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The History of Boxed Cake Mix

By Carolyn Grillo Published

Invented in the 1930s, cake mix changed the way home bakers make cakes. It's still a popular option today.

In the United States, boxed cake mixes were a Depression-era invention of John D. Duff of P. Duff and Sons, a Pittsburgh molasses company. Duff was looking for a way to use up his company’s molasses surplus, so he dehydrated it and combined it with a mixture of flour, sugar, and dried egg. This mix allowed home cooks to make gingerbread by simply adding water to form a batter before baking. At the time, families were looking for a simple, inexpensive way to enjoy cake, and Duff’s invention fit the bill. 

After World War II, cake mixes really took off. Big flour companies had spent the war concentrating on creating dry mixes for the troops, but the end of the war allowed flour companies to return their focus to busy consumers. 

Several major companies began developing cake mixes. Betty Crocker—named after a fictional character who was created to respond to the thousands of baking questions the company had received from home cooks—began selling cake mixes in 1947. The following year, Pillsbury launched the first-ever chocolate cake mix. By 1951, Duncan Hines, Pillsbury, and Betty Crocker were all manufacturing cake mixes.

These ads from Betty Crocker, Dromedary, and Weston’s from the 1940s or 1950s advertise boxed cake mix by promising consistency, speed, and convenience, saying, “I guarantee a perfect cake every time you bake,” “Make it yourself in just 4 minutes,” and "It’s a speedy way to make a man say 'Ah!'"

In the mid-1950s, boxed cake mix sales began to flatten. General Mills hired a psychologist and marketing specialist named Ernest Dichter who surveyed women in an attempt to understand this trend. His analysis found that women felt guilty for not contributing more. Dichter’s research caused companies to produce advertisements meant to persuade women to think of baking cakes from packaged mixes as merely one step in the process. Women were encouraged to decorate their cakes with frosting, and this proved to be an important turning point for cake mixes. In her book Something from the Oven: Reinventing Dinner in 1950s America (2005), food historian Laura Shapiro said, “This decorating obsession sold the idea that this way, you're making the cake yours.”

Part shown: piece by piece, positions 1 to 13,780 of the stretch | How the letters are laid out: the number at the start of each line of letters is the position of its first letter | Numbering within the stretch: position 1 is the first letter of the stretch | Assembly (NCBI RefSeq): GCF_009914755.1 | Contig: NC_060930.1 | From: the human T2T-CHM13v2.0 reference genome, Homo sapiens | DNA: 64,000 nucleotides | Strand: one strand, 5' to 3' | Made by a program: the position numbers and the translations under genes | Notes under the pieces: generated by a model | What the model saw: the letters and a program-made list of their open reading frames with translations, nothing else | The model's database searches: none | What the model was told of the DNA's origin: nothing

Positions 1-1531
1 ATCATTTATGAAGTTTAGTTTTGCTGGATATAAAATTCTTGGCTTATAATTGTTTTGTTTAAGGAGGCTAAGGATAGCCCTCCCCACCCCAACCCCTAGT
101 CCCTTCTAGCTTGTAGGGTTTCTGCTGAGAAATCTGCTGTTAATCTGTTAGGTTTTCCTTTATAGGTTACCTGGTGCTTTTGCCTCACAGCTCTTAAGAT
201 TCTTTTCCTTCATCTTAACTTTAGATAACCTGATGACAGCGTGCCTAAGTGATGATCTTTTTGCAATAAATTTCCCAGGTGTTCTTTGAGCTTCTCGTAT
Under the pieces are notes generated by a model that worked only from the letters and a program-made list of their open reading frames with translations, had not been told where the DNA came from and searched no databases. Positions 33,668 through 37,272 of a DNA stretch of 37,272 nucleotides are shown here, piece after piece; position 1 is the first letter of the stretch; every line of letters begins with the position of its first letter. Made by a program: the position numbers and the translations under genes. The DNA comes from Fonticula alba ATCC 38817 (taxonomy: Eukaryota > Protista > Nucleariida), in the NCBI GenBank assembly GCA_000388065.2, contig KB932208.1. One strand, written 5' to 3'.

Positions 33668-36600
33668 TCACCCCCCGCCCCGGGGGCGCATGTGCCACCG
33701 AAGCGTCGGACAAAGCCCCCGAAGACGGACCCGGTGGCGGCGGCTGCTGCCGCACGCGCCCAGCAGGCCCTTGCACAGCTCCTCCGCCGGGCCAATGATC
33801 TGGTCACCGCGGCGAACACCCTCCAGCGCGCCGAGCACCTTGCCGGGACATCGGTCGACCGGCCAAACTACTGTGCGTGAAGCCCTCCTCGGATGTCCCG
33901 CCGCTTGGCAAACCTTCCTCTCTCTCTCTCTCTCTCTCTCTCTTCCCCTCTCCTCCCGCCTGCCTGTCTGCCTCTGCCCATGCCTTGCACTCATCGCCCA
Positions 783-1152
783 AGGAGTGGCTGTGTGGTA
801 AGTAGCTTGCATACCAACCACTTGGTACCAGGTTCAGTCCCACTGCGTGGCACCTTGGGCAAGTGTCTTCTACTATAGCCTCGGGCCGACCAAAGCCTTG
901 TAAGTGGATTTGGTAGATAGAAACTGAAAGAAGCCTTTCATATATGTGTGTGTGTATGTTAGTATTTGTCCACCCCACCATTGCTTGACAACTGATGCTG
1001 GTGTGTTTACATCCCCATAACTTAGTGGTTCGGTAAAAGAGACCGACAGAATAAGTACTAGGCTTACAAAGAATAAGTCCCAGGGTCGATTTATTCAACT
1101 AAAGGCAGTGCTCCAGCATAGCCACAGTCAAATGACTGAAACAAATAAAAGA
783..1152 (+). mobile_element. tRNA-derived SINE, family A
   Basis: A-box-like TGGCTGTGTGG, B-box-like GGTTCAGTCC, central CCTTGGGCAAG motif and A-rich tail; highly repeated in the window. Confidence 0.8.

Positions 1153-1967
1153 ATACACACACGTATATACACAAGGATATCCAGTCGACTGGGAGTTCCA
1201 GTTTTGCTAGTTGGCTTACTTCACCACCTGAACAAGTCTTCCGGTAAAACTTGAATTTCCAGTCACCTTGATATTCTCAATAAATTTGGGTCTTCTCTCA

And they remain popular today: It's estimated that more than 186 million Americans used cake mix in 2020.

Taste Test Chocolate Cake Mixes

Boxed cake mixes are convenient and reliable. But do any of them yield cakes with the intense chocolate flavor and moist, delicate texture of homemade versions?

Taste Test Yellow Cake Mixes

Can any come close to homemade?

Photo Credits: Neil Baylis / Alamy Stock Photo and John Frost Newspapers / Alamy Stock Photo

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JC
JOHN C.
16 days

Absolutely the best chicken ever, even the breast meat was moist! It's the only way I'll cook a whole chicken again. Simple, easy, quick, no mess - perfect every time. I've used both stainless steel and cast iron pans. great and easy technique for “roasted” chicken. I will say there were no pan juices, just fat in the skillet. Will add to the recipe rotation. Good for family and company dinners too. I've done this using a rimmed sheet pan instead of a skillet and put veggies and potatoes around the chicken for a one-pan meal. Broccoli gets nicely browned and yummy!

Absolutely the best chicken ever, even the breast meat was moist! It's the only way I'll cook a whole chicken again. Simple, easy, quick, no mess - perfect every time. I've used both stainless steel and cast iron pans. great and easy technique for “roasted” chicken. I will say there were no pan juices, just fat in the skillet. Will add to the recipe rotation. Good for family and company dinners too.

MD
MILES D.
JOHN C.
9 days

Amazed this recipe works out as well as it does. Would not have thought that the amount of time under the broiler would have produced a very juicy and favorable chicken with a very crispy crust. Used my 12" Lodge Cast Iron skillet (which can withstand 1000 degree temps to respond to those who wondered if it would work) and it turned out great. A "make again" as my family rates things. This is a great recipe, and I will definitely make it again. My butcher gladly butterflied the chicken for me, therefore I found it to be a fast and easy prep. I used my cast iron skillet- marvellous!

CM
CHARLES M.
11 days

John, wasn't it just amazing chicken? So much better than your typical oven baked chicken and on par if not better than gas or even charcoal grilled. It gets that smokey charcoal tasted and overnight koshering definitely helps, something I do when time permits. First-time I've pierced a whole chicken minus the times I make jerk chicken on the grill. Yup, the cast iron was not an issue.